Cysteine protease activity is of great interest in the acaridid mites because those enzymes are abundant in feces, and they are the most studied Grp 1 allergens of HDMs (Tovey et al., 1981; Thomas et al., 2010; Erban and Hubert, 2015). It was indicated that the cathepsin B-like cysteine protease activity corresponding to Grp 1 allergens of HDMs is low abundance in the feces/gut digestive pH of T. putrescentiae (Ortego et al., 2000; Erban and Hubert, 2010a). In this study, we confirmed that the cathepsin B-like activity in T. putrescentiae feces was only low (at the pH 6.75). Despite the zymographic analysis indicating specific cathepsin B-like activity, it needs to be determined whether the proteases are of mite or symbiont origin. Our results suggest that T. putrescentiae does not share digestive/allergen importance with the gut derived Grp 1 allergens of Dermatophagoides sp. This is different from the Grp 3 mite allergens. The presence and important abundance of Der f3 was confirmed in feces of D. farinae (Erban and Hubert, 2015), and here we demonstrated the presence of Tyr p3 in the feces of T. putrescentiae. The difference exists in comparison these mites with D. pteronyssinus because this mite almost lacks Der p3 in feces (Erban et al., under review). Der p3 was detected in feces of D. pteronyssinus only at a basic pI (Erban et al., under review). It is similar to herein suggested zymogen of Tyr p3 detected at the basic pI of the 2D-E. Overall, the result raises the possibility of Tyr p3 allergenic importance and suggests that it contributes to protein digestion in the mite.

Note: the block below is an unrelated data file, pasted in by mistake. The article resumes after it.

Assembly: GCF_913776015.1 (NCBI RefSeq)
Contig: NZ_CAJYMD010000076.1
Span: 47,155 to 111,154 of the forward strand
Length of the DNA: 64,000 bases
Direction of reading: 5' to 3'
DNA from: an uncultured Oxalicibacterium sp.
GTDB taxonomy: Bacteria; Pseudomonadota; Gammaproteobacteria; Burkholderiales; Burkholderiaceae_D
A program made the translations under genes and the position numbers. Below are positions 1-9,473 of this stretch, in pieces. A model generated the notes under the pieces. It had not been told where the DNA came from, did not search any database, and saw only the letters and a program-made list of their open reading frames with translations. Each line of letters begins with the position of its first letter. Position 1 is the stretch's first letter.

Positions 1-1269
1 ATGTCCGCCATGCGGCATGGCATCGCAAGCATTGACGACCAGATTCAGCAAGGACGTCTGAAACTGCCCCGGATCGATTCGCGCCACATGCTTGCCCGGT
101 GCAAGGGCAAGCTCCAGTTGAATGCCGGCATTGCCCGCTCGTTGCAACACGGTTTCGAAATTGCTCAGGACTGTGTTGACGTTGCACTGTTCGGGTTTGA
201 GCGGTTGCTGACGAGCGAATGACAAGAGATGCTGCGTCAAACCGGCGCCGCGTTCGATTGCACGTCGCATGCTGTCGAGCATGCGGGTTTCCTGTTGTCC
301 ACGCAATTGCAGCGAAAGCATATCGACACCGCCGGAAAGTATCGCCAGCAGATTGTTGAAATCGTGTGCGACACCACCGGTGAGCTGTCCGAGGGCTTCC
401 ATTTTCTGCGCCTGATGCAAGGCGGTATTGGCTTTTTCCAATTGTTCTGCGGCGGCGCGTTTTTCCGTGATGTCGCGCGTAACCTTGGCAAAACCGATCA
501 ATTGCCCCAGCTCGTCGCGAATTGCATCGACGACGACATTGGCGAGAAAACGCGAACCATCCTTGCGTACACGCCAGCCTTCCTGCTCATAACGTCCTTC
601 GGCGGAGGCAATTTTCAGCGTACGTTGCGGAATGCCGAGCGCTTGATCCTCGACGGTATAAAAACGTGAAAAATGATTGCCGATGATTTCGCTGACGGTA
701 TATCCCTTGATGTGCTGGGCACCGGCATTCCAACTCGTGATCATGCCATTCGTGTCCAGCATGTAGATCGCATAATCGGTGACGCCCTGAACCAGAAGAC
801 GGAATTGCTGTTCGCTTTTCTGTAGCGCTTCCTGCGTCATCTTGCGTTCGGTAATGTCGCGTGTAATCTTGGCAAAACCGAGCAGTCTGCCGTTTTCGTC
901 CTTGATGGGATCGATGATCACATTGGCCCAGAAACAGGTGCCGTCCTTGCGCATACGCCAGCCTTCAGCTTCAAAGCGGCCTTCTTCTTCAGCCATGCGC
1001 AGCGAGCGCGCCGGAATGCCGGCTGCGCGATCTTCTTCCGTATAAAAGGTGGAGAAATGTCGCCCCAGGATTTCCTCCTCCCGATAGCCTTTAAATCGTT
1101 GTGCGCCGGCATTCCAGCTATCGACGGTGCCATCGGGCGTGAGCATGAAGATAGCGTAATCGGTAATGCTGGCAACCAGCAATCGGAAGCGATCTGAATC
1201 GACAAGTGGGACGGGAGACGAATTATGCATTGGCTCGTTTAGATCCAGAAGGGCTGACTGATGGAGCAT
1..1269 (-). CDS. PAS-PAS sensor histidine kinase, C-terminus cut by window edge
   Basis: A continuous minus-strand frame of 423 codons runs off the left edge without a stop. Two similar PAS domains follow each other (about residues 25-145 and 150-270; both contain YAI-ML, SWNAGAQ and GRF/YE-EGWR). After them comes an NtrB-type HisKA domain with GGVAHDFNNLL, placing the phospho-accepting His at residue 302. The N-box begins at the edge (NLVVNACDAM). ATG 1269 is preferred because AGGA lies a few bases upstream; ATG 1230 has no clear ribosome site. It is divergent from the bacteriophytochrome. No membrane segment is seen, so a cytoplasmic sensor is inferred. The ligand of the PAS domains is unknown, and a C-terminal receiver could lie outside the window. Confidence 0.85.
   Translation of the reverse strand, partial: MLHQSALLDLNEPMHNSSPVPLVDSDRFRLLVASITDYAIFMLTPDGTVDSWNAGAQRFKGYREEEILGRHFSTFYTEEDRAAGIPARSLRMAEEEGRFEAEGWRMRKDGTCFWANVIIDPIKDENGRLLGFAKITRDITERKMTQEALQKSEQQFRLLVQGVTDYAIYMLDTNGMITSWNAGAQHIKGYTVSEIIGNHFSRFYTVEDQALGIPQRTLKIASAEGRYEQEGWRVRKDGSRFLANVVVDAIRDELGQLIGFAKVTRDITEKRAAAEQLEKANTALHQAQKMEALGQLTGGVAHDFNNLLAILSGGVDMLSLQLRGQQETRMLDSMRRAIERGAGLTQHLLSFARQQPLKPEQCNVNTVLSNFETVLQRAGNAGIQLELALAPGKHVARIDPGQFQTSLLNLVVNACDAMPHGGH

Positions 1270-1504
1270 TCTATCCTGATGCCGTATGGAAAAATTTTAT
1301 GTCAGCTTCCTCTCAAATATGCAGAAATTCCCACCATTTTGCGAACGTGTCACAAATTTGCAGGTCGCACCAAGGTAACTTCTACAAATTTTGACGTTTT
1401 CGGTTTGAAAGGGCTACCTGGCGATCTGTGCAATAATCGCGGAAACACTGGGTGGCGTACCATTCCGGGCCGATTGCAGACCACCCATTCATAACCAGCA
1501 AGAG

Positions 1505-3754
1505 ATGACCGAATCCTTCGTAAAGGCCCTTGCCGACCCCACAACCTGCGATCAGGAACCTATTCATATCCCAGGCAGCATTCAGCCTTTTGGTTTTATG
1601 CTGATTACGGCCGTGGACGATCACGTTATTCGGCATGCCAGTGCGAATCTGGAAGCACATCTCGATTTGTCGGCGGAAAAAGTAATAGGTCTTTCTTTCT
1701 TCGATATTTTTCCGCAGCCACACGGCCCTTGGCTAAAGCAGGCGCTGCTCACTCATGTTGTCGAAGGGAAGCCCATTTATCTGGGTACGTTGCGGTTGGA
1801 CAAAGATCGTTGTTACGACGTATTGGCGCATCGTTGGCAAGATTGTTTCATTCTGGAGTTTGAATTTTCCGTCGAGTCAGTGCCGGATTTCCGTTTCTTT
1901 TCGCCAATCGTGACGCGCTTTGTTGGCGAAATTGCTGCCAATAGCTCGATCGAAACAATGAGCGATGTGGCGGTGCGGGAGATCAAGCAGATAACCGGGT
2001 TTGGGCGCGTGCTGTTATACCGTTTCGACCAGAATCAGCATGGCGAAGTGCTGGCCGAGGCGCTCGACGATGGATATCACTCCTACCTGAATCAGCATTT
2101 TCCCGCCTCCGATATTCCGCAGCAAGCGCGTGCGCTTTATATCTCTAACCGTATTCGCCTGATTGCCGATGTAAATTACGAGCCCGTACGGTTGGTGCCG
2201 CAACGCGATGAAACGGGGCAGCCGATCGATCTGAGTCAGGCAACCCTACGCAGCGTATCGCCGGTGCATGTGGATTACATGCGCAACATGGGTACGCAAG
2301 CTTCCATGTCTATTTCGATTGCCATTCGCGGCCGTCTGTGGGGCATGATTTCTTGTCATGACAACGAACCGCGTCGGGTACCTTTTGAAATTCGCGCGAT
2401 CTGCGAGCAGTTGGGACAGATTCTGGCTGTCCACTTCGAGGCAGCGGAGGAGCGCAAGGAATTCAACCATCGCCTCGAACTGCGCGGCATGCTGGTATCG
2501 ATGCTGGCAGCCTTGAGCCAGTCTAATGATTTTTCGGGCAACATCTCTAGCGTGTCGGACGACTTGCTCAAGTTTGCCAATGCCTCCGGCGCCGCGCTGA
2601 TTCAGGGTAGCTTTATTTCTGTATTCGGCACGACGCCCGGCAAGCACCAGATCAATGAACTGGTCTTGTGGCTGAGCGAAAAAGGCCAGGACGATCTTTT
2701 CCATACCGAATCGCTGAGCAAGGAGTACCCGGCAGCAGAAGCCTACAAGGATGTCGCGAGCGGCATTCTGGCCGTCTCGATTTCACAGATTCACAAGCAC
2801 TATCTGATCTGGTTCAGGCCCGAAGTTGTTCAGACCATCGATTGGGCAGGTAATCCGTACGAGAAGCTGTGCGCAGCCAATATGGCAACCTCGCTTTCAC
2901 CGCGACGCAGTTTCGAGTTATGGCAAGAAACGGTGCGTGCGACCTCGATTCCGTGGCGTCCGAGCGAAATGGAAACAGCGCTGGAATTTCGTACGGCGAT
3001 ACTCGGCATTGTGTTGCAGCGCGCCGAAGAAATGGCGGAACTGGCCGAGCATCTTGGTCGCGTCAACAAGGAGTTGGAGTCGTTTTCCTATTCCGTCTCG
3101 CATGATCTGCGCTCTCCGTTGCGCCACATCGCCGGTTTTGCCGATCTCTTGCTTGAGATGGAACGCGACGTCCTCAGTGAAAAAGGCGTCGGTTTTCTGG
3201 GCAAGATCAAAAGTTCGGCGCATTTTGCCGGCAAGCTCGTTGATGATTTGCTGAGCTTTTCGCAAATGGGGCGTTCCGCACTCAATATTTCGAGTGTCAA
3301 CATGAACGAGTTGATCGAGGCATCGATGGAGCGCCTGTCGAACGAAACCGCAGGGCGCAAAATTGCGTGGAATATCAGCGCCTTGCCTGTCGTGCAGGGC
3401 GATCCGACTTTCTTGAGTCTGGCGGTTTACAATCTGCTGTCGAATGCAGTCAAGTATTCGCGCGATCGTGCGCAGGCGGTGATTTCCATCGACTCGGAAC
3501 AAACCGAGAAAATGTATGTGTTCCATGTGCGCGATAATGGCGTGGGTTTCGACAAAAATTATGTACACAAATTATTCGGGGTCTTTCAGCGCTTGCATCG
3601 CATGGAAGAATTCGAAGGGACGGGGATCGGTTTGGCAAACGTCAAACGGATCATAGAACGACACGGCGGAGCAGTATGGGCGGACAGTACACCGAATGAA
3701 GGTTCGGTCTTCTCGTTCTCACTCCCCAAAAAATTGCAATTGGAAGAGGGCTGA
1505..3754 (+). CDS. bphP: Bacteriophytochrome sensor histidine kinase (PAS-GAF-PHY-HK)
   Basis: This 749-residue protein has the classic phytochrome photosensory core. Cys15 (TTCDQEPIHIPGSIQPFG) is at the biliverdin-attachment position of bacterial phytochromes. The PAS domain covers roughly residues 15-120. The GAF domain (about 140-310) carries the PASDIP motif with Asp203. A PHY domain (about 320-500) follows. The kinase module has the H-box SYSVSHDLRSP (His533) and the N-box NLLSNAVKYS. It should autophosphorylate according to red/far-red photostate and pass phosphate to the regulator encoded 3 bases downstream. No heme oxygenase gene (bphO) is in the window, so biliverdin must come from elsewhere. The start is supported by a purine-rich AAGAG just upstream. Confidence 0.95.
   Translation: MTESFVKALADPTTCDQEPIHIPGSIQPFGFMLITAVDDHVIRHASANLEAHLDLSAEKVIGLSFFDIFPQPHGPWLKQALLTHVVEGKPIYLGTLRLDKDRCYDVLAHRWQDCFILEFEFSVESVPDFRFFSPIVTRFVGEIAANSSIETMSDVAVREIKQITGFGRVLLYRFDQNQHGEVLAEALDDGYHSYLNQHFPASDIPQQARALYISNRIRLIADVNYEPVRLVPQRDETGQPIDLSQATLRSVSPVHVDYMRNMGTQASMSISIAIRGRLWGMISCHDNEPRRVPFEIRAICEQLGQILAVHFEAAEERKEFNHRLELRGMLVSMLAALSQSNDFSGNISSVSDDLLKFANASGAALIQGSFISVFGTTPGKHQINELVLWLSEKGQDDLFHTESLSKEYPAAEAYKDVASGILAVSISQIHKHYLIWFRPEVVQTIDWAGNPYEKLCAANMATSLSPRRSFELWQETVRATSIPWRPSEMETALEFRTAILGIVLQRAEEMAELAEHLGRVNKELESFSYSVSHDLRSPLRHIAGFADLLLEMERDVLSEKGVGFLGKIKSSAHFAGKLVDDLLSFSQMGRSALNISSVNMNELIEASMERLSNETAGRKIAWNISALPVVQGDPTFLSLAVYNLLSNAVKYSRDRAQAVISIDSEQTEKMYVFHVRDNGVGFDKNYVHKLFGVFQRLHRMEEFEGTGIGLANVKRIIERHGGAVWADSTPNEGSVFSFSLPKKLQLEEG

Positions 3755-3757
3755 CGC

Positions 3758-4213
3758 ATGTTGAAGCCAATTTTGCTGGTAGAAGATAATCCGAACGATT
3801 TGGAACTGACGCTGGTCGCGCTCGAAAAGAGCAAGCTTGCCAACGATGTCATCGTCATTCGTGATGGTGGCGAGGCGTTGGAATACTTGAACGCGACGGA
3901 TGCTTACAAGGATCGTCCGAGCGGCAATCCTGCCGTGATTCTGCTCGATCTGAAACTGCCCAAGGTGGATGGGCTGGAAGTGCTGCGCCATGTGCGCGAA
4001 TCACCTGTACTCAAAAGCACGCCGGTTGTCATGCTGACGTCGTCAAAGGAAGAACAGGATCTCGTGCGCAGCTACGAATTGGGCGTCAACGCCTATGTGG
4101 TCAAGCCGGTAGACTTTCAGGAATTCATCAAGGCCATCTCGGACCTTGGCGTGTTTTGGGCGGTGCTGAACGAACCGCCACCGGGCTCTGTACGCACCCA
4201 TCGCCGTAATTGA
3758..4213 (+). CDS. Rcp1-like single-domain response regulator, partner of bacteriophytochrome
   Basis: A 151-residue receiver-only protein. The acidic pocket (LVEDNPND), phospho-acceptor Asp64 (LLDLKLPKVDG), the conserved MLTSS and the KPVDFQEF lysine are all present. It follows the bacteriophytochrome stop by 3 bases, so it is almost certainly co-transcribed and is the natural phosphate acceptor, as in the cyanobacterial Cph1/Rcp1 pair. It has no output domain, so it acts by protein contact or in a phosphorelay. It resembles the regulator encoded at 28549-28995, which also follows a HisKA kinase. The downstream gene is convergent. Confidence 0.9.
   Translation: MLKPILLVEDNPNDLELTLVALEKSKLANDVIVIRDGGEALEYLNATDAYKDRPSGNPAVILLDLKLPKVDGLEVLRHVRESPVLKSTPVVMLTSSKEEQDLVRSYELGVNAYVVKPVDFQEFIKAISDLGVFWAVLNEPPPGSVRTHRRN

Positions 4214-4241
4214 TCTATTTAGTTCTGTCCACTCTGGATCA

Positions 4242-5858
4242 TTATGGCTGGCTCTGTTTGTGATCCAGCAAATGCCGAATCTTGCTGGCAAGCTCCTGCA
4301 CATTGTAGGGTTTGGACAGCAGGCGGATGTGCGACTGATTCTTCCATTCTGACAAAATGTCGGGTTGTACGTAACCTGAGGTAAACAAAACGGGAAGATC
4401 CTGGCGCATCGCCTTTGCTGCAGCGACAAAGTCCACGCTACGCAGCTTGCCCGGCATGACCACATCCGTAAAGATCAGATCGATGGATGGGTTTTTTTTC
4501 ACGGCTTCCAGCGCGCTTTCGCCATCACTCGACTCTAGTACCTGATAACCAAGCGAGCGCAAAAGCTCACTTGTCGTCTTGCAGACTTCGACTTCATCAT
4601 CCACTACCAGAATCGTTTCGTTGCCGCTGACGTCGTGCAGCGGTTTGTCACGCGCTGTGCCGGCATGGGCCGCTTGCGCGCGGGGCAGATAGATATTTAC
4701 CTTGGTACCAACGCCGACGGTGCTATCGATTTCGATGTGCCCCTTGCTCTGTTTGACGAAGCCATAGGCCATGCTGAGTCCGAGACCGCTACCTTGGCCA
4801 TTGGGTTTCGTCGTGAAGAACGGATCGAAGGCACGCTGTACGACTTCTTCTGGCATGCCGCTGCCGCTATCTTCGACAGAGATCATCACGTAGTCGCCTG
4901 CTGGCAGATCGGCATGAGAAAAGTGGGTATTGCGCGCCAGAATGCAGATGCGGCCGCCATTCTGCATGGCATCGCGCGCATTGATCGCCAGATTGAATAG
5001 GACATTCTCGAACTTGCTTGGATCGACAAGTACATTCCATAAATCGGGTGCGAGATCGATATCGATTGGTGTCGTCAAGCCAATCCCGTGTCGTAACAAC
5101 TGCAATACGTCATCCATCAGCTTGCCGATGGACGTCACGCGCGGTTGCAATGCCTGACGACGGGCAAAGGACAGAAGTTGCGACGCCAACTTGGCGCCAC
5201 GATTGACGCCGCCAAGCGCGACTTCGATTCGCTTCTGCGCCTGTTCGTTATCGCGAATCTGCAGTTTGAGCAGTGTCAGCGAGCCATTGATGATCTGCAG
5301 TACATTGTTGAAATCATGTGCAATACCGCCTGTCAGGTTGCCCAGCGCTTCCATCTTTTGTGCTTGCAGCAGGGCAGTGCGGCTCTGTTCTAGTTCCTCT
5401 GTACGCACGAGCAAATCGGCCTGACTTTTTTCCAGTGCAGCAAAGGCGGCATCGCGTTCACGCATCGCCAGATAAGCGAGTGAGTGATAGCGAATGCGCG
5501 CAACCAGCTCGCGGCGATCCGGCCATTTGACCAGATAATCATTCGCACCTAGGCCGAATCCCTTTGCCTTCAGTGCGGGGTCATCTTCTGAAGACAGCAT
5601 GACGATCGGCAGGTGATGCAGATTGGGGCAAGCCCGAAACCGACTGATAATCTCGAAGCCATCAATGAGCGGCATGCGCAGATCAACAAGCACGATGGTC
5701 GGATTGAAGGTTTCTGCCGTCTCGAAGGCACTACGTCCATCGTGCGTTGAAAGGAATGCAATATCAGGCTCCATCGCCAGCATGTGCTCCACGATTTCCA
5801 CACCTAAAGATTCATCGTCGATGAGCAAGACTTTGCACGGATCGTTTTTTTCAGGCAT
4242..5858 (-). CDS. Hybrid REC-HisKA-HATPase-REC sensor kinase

Chymotrypsin-Like Activity in Feces Extract
The chymotrypsin Grp 6 HDM allergens were the other candidates for protease activities/allergens in T. putrescentiae feces. We confirmed the presence of chymotrypsin-like activity in the feces using both enzymatic and zymographic analysis. However, the chymotrypsin activity was relatively low compared to trypsin activity. The digestive potential of chymotrypsin-like activity has been suggested similar to trypsin in T. putrescentiae (Ortego et al., 2000). Although our enzyme results partially support this, the lack of T. putrescentiae or similar chymotrypsin sequence records in the current version of Genbank did not allow us to confirm or exclude this suggestion by MS/MS identification.
Symbiotic Bacillus cereus Bacterium Producing Exo-proteases and Exo-chitinases